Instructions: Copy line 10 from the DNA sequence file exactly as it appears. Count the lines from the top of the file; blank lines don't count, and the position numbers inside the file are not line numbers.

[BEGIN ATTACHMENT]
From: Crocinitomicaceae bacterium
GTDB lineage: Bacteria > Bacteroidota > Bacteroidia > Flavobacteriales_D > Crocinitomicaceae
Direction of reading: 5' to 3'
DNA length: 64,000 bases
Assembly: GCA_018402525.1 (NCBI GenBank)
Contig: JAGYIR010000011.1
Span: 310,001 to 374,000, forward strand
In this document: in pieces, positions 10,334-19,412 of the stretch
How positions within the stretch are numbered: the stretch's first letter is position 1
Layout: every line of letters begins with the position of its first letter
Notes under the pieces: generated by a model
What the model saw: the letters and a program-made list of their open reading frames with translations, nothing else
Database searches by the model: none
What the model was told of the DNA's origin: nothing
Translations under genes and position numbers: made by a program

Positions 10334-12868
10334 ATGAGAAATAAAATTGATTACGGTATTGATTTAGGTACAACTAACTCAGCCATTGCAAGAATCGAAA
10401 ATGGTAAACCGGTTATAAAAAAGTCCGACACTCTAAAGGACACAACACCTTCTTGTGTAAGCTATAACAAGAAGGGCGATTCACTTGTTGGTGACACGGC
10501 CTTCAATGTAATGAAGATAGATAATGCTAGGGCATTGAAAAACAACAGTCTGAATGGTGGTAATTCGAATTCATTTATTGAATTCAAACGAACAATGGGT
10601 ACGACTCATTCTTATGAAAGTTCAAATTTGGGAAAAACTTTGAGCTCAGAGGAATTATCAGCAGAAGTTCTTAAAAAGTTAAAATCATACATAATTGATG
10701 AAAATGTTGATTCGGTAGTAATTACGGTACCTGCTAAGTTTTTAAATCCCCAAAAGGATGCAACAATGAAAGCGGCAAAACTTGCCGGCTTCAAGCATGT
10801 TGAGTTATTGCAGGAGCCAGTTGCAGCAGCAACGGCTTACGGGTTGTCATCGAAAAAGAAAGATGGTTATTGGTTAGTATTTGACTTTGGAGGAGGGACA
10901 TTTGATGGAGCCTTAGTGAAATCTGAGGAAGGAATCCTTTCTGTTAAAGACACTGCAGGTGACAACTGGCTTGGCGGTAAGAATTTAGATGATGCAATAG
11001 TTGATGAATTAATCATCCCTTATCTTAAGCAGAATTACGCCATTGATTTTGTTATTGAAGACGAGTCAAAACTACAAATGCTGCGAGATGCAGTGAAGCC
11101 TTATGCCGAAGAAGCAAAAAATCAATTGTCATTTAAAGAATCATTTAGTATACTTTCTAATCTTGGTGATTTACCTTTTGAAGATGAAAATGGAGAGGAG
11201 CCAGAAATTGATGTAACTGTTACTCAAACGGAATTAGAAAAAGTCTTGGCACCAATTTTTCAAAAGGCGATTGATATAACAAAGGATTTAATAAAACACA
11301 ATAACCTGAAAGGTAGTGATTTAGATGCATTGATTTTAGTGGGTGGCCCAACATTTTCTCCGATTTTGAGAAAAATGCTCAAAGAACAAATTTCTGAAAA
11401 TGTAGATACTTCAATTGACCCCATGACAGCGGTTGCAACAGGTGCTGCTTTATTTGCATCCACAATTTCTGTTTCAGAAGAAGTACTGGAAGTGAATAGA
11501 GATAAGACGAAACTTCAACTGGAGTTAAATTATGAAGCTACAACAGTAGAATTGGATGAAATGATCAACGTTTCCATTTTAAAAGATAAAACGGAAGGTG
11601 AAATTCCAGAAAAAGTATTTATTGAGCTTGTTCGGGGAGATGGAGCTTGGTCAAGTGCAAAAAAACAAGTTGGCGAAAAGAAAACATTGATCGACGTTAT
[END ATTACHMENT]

Layout: every line of letters begins with the position of its first letter